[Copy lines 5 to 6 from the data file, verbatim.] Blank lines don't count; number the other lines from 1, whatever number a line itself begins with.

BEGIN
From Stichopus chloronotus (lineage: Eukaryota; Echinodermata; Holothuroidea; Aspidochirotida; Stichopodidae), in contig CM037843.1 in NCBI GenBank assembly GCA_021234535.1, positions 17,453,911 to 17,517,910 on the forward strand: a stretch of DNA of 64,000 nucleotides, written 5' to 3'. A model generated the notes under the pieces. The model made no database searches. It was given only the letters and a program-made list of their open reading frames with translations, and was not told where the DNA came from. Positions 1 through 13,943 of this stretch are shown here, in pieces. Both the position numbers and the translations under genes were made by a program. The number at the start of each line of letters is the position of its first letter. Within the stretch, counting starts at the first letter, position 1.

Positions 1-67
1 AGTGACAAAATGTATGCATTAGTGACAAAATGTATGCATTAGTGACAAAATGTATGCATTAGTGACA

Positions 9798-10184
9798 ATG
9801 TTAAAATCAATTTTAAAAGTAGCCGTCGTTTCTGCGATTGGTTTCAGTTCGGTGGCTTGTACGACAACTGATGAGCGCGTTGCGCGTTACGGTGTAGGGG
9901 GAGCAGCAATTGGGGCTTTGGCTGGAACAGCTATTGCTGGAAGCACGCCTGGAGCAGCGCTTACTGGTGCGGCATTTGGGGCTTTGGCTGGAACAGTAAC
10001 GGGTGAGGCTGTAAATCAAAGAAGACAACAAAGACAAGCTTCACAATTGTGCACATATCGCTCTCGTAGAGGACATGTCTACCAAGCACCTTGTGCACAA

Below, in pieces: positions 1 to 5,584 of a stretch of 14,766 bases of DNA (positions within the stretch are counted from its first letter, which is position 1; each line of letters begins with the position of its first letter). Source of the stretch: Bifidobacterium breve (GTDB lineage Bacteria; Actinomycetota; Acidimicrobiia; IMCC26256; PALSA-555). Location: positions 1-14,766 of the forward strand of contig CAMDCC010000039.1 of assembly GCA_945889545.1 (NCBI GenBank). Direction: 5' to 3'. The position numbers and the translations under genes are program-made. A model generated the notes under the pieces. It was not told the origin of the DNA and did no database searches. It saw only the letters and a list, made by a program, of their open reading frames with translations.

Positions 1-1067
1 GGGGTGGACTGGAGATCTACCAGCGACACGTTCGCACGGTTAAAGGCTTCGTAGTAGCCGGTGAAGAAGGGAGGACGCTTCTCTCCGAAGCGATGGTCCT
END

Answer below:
9798 ATG
9801 TTAAAATCAATTTTAAAAGTAGCCGTCGTTTCTGCGATTGGTTTCAGTTCGGTGGCTTGTACGACAACTGATGAGCGCGTTGCGCGTTACGGTGTAGGGG